BlogOrchids Facing Extinction | Ingrini

Orchids Facing Extinction | Ingrini


Something that really breaks my heart is when people don’t respect the ground they walk on and what that means for the future of this beautiful planet.

After reading 32 Orchid Species Feared Extinct in Bangladesh on The Revelator, I felt compelled to share.


What is happening with Orchids?

Orchid species around the world are at risk of eternal extinction because of overzealous exploitation, illegal trade, and habitat destruction. Collectors are known to pay thousands for rare orchids –the trade itself has already driven numerous species extinct and researchers now keep the species locations secret.


The sad reality in Bangladesh

An orchid named Theocostele Alata is one of 32 orchid species that can’t be found in Bangladesh anymore. Another species, Habenaria Viridifolia hasn’t been observed since 1890, and the Spathoglottis Pubescens was last seen in 1999.

According to the article, it is hard to determine exactly when these orchids went extinct in Bangladesh, but they believe it could have happened more than a century ago due to the rapid deforestation.

The loss of local orchid species will affect people. Many are edible or have medicinal qualities.


“Researchers call the loss “alarming” due to the flowers’ ecological uniqueness and their potential medicinal, horticultural and ornamental values.
Experts say the loss of orchid species in Bangladesh embodies similar problems that orchids face around the world.”


The reality is that there are more than 1500 orchid species currently on the IUCN Red List – the international database for threatened species.

Of the 1500 species:

  • 195 are assessed as critically endangered
  • 349 as endangered
  • 185 as vulnerable to extinction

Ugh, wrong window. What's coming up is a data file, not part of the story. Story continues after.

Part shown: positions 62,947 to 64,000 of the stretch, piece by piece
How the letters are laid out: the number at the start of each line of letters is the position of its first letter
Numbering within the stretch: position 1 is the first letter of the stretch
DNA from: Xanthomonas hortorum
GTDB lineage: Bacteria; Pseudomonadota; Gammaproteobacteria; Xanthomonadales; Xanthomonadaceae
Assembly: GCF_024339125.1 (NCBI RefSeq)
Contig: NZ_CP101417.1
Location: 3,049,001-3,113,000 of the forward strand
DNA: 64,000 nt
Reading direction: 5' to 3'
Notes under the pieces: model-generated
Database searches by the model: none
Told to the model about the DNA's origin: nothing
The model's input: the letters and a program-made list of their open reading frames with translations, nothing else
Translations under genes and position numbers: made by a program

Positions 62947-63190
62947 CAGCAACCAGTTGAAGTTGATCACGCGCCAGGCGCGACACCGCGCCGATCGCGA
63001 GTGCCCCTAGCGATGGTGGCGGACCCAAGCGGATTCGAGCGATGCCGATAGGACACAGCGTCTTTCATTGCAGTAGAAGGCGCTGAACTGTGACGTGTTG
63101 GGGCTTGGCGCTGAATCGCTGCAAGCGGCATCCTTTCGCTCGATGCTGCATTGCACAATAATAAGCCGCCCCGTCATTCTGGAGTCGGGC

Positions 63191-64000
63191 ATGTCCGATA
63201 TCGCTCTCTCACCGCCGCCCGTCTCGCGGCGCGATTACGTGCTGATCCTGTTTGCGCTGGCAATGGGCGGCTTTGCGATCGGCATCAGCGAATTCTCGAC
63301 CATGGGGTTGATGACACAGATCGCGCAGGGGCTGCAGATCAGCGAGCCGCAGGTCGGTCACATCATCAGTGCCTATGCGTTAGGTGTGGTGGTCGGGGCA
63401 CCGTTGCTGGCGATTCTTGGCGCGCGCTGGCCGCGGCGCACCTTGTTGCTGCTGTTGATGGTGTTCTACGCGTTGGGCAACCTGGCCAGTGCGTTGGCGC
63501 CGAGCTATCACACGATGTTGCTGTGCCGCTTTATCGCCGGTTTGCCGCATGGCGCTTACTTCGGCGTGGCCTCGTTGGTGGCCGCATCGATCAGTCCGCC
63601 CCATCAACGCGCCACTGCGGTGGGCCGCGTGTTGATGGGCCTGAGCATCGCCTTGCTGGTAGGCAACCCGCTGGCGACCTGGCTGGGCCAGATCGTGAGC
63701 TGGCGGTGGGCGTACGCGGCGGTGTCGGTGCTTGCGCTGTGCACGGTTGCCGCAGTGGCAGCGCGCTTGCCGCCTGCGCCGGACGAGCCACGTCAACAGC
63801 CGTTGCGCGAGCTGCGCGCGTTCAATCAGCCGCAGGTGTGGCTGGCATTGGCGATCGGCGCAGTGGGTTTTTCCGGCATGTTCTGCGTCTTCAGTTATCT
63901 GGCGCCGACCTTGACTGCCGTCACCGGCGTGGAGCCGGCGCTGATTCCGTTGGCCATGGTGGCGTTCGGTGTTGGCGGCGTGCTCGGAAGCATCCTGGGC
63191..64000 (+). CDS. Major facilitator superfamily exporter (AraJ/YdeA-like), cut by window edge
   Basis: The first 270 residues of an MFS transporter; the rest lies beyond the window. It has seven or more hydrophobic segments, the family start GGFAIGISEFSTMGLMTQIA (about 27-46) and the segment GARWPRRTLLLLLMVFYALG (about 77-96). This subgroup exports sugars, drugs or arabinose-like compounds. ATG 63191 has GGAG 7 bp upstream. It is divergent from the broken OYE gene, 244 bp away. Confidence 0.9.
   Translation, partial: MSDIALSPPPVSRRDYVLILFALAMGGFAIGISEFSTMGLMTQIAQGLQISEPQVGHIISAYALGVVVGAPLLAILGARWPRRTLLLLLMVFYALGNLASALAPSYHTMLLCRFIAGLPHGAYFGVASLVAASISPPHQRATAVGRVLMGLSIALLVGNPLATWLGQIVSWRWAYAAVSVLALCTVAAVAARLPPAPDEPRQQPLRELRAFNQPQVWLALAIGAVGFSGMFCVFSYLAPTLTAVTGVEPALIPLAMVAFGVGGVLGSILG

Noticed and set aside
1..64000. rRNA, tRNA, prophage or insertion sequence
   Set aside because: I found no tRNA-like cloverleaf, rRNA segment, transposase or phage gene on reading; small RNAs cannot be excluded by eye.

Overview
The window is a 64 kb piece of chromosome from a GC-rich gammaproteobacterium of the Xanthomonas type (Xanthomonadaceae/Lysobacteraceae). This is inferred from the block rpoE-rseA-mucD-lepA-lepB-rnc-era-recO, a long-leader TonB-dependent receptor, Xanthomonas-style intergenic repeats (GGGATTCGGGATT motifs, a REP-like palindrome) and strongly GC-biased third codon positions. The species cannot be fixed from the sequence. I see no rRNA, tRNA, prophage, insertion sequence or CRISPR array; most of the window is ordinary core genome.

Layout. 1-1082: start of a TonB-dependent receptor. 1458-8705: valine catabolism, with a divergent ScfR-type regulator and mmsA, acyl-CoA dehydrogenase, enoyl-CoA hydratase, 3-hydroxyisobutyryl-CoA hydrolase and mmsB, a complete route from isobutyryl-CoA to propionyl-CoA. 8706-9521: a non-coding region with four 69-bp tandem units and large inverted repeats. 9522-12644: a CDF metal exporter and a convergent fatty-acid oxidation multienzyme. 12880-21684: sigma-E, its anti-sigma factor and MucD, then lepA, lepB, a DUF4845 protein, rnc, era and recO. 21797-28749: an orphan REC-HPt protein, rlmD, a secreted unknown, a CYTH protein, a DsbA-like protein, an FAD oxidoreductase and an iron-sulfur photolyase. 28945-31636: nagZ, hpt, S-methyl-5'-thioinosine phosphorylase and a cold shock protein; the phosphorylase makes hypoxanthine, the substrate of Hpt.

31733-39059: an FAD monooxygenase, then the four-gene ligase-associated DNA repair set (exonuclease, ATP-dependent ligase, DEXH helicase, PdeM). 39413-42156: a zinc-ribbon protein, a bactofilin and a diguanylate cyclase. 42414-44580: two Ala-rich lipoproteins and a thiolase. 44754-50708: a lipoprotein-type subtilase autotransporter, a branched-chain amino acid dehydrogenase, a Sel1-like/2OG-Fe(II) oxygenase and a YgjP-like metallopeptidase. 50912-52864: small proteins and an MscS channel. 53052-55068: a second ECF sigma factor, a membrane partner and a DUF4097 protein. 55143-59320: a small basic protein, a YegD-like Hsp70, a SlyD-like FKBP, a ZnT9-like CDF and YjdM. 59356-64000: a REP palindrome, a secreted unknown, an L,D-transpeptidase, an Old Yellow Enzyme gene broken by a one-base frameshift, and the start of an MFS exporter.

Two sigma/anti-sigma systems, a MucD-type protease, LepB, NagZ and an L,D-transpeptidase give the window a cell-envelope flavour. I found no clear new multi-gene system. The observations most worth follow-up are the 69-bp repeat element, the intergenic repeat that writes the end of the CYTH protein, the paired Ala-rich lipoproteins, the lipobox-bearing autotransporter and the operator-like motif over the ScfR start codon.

• 74 as near threatened
  • another 212 species appear on the list as data deficient – meaning no one knows how well they’re doing in the wild.



The good news

Quite a few of these species have historic ranges in other countries and may still exist there, some have been successfully cultivated in other countries for years.

The Netherlands supplies most of the cut orchids in the Southern European countries, and is at the center of the European flower trade with an exceptional system of traders and logistical service providers to facilitate the trade-in cut flowers. Dutch traders source the orchids from Dutch producers but also re-export these products.

Cut orchids exported to the EU, must:

  • comply with the EU legislation on plant health to prevent the introduction and spread of harmful organisms.
  • be accompanied by an official “phytosanitary certificate” guaranteeing the phytosanitary conditions of plants and plant products.
  • be officially inspected and comply with statutory requirements for entry into the EU.


The loss of such a beautiful species should be a reminder to us all – look after and appreciate every bit of nature around us.




Ingrini would like to give a big thank you to the following sources who provided very insightful information in order to write this post:






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owner, Claudia Jones